Yesterday’s report and the data behind the headlines
The more time passes, the more intrigued I am about why Her Majesty’s Inspector of Constabulary (HMIC) decided to go so hard on their message about police performance when they published their annual report yesterday. The top line data in their report actually shows stable (in fact very marginal improvement) in forces – as I discuss in this article – but the overall message was quite critical and challenging, with talk of ‘rationing’ services and a ‘red warning flag’. The cynic in me wonders whether the hardline message is in any way linked to perceptions of the likely Home Office response to any news linking cuts with consequences – a perception that might have changed with the arrival of Amber Rudd as Home Secretary. But I hope (and on balance think) that HMIC is simply sharing a strong impression from their work that we are seeing early warning signs of a serious performance dip – parallel perhaps to what we are seeing in prisons. Developing the evidence
The problem, however, is that HMIC can’t back up their message with data, yet, and so I think if they’re going to follow up on themes they raised yesterday they have to do a few things fast:
- Define ‘rationing’. The language is inflammatory but the implication is that this is the ‘very unacceptable’ face of prioritisation. It’s entirely unreasonable not to tell forces where sensible prioritisation of scarce resources ends and ‘unacceptable rationing’ begins. Let’s have this debate and fast!
- Identify ‘leading indicators’ of future problems. HMIC has a lot of data and I imagine it could use it to develop a form of early warning system for force performance. Staff absences/ vacancies might be one such area – the shortage of detectives has worrying parallels to problems that emerged in prisons following their recruitment crisis and staff cuts. Policing is not prisons, however, so this will take some high quality work.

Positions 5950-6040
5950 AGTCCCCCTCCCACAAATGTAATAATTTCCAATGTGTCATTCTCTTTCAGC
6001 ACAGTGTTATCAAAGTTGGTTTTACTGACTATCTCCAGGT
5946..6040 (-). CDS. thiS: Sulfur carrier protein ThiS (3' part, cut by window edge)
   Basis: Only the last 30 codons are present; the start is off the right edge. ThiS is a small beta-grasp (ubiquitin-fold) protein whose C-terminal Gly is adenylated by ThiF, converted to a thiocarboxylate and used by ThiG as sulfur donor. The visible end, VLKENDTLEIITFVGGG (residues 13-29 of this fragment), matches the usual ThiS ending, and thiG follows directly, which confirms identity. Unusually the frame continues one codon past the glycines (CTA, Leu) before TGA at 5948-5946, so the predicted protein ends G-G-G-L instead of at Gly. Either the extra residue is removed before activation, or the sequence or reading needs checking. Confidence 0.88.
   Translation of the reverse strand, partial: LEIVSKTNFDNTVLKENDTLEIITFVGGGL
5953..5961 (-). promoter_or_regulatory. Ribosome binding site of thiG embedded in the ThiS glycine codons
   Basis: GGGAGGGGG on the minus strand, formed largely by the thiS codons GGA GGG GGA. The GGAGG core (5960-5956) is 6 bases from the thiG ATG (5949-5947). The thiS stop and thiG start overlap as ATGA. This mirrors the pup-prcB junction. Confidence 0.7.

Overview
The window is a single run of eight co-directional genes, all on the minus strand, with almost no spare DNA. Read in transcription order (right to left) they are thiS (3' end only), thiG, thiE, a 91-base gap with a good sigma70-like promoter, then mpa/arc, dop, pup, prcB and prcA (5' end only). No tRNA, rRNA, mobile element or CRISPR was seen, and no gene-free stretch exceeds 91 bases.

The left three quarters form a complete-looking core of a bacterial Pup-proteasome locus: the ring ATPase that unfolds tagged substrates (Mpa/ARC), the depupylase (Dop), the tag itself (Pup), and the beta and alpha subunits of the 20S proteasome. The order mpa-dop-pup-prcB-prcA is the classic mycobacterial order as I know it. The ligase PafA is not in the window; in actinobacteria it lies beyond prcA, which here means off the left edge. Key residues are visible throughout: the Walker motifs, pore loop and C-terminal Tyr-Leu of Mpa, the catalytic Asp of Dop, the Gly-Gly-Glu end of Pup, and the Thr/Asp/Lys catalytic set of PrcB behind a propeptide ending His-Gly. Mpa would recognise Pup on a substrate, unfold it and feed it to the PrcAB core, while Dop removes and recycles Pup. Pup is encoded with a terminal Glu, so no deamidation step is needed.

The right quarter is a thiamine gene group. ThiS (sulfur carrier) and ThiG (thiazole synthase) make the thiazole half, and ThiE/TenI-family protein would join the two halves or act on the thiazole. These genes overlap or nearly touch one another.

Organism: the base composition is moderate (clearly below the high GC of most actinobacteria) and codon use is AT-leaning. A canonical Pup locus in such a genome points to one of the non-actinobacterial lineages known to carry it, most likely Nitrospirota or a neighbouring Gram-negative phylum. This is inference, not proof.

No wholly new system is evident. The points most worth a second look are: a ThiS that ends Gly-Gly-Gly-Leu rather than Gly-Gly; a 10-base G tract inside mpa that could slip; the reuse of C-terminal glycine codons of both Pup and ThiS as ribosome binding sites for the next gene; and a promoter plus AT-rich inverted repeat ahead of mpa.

- Open up the books. There is a lot of data that the HMIC use that I can’t interrogate. It’s a relief really because I don’t have the time right now but someone would… and it could help HMIC to gain insights on the two questions above. I know there will be issues around confidentiality and data quality but for some data, we’ve learned that the only way to improve the data (which if it is used for decisions must be good to help forces manage themselves!) is to release and then take the flack on quality from the independent analysts.
- Visualise. The Inspectorate reports contain great qualitative information and some quantitative support, but a picture tells a thousand words. Can we compliment the historic approach with something more modern? I love the Performance Tracker from my colleagues at the Institute for Government. It’s very high level but really gives a great overview fast.
HMIC will need to steel itself if it is going to continue giving hard messages. It should never be afraid to speak truth – and it will do so more effectively when it can prove beyond any doubt that it’s messages are as well evidenced as possible. As an aside, I’m fascinated in the question of how inspectorates and other arm’s length bodies are judged and held to account for their performance – but that is a subject for another day. I also heard Rob Wainwright (Europol Chief) speak yesterday evening at the UCL and asked myself whether they were inspected at all. I found his talk interesting but it felt a bit like a sales pitch at times and I craved some data and evaluation. I discuss the problems of organised crime and our responses in my book which I was delighted to see come out in funky paperback format this week.
Criminal: The Truth About Why People Do Bad Things was a Times ‘Thought’ Book of the Year and described by the Guardian as “A richly researched, supremely sane discussion of the causes of and ways of preventing crime… Gash’s important book may well change your attitude to criminality and the justice system.” It is available in paperback on Amazon here